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Health Hazard Evaluations of occupational cancer cluster concerns: the USA, January 2001–December 2020
  1. Dallas S Shi1,2,
  2. Jessica L Rinsky1,
  3. George R Grimes1,
  4. Sophia K Chiu1
  1. 1Division of Field Studies and Engineering, National Institute for Occupational Safety and Health, Centers for Disease Control and Prevention, Cincinnati, Ohio, USA
  2. 2Epidemic Intelligence Service, Centers for Disease Control and Prevention, Atlanta, Georgia, USA
  1. Correspondence to Dr Dallas S Shi, Division of Field Studies and Engineering, National Institute for Occupational Safety and Health, NIOSH, Cincinnati, Ohio, USA; dshi{at}


Objectives To describe recent investigations of potential workplace cancer clusters.

Methods We identified Health Hazard Evaluations (HHEs) of cancer concerns during 2001–2020. We described information about industry, requestors, cancer characteristics, investigative procedures, and determinations about the presence of a cluster (ie, presence of excess cases, unusual case distribution or exposure).

Results Of 5754 HHEs, 174 included cancer concerns, comprising 1%–5% of HHEs per year. In 123 HHEs, the cancer cluster concerns involved different cancer primary sites. Investigation procedures varied but included record review (n=63, 36%) and site visits (n=22, 13%). Of 158 HHEs with a cluster determination by investigator(s), 151 (96%) were not considered cancer clusters. In seven HHEs, investigators found evidence of a cluster, but occupational exposure to a carcinogen was not identified.

Conclusions The proportion of HHEs on workplace cancer cluster concerns remained steady over time; most did not meet the definition of a cluster or uncover an occupational cause. Public health practitioners can use this information to provide updated context when addressing workplace cancer cluster concerns and as motivation to refine investigative approaches. More broadly, this review highlights an opportunity to identify best practices on how to apply community cluster investigation methods to the workplace.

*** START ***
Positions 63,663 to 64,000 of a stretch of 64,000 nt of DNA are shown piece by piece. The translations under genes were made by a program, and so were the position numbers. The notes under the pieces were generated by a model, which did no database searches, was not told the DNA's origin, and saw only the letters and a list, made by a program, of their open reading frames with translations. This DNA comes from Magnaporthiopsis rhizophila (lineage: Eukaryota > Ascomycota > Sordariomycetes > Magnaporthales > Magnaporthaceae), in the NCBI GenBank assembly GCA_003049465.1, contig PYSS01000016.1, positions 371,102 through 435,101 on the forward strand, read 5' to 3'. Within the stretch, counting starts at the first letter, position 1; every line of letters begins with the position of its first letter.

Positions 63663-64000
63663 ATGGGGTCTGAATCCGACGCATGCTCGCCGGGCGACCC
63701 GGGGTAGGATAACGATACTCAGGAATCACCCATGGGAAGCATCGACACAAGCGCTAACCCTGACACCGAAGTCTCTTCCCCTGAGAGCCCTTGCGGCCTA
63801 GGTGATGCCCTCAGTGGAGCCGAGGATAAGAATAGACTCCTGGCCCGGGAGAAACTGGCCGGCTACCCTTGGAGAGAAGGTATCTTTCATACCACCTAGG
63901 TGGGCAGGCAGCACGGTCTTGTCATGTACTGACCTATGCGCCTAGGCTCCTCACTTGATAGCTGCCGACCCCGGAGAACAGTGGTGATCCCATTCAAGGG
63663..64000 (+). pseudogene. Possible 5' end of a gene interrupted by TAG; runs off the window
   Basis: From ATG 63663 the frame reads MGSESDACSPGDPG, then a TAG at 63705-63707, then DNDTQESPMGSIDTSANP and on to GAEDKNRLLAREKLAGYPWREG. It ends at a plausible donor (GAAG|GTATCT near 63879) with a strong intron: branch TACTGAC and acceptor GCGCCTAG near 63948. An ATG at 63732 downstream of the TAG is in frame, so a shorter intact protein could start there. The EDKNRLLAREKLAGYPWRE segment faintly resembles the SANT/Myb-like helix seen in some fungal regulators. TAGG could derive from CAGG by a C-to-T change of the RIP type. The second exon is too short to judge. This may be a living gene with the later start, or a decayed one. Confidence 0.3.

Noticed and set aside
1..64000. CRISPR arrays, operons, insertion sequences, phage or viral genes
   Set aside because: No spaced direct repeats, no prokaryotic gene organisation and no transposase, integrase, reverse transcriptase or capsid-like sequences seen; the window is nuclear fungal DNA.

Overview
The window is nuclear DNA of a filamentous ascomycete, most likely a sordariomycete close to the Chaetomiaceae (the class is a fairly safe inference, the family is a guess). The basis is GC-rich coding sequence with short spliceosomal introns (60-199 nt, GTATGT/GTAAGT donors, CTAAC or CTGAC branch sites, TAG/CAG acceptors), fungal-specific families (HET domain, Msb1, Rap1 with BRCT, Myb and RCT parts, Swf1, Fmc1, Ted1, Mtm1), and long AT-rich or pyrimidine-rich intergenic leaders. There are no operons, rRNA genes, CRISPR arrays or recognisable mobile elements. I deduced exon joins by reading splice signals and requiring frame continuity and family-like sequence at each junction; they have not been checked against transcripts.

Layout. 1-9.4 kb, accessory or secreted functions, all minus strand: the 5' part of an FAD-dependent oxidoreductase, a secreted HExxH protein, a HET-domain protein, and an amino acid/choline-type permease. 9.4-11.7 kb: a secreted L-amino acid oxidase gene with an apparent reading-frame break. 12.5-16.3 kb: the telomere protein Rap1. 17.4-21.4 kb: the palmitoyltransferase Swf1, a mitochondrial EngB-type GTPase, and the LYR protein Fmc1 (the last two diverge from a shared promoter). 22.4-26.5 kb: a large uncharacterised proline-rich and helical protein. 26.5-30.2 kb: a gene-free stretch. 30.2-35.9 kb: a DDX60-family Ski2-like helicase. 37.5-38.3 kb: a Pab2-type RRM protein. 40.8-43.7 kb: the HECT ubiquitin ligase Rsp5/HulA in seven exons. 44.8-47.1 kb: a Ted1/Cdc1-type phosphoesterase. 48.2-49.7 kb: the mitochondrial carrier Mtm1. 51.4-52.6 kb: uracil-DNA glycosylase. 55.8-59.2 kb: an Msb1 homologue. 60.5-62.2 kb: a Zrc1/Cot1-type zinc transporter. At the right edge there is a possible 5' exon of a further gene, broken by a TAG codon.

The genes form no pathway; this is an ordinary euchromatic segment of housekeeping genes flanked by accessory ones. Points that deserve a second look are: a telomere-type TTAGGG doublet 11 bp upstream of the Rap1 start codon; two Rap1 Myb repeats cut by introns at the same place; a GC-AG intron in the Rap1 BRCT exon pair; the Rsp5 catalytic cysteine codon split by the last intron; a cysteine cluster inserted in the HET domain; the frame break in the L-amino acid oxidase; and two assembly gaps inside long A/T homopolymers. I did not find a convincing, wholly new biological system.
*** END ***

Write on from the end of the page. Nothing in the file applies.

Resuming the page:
• Public health
  • Occupational Health
  • Public Health Surveillance

Data availability statement

Data are available on reasonable request.

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Data availability statement

Data are available on reasonable request.

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  • Contributors SKC, GRG and DSS planned and performed data abstraction for the study. DSS performed the data analysis. JLR and SKC supervised the analysis and assisted with data interpretation. All authors contributed to the final version of the manuscript.

  • Funding The authors have not declared a specific grant for this research from any funding agency in the public, commercial or not-for-profit sectors.

  • Competing interests None declared.

  • Provenance and peer review Not commissioned; externally peer reviewed.

  • Data belong to the Health Hazard Evaluation (HHE) programme and are available on reasonable request.

  • Supplemental material This content has been supplied by the author(s). It has not been vetted by BMJ Publishing Group Limited (BMJ) and may not have been peer-reviewed. Any opinions or recommendations discussed are solely those of the author(s) and are not endorsed by BMJ. BMJ disclaims all liability and responsibility arising from any reliance placed on the content. Where the content includes any translated material, BMJ does not warrant the accuracy and reliability of the translations (including but not limited to local regulations, clinical guidelines, terminology, drug names and drug dosages), and is not responsible for any error and/or omissions arising from translation and adaptation or otherwise.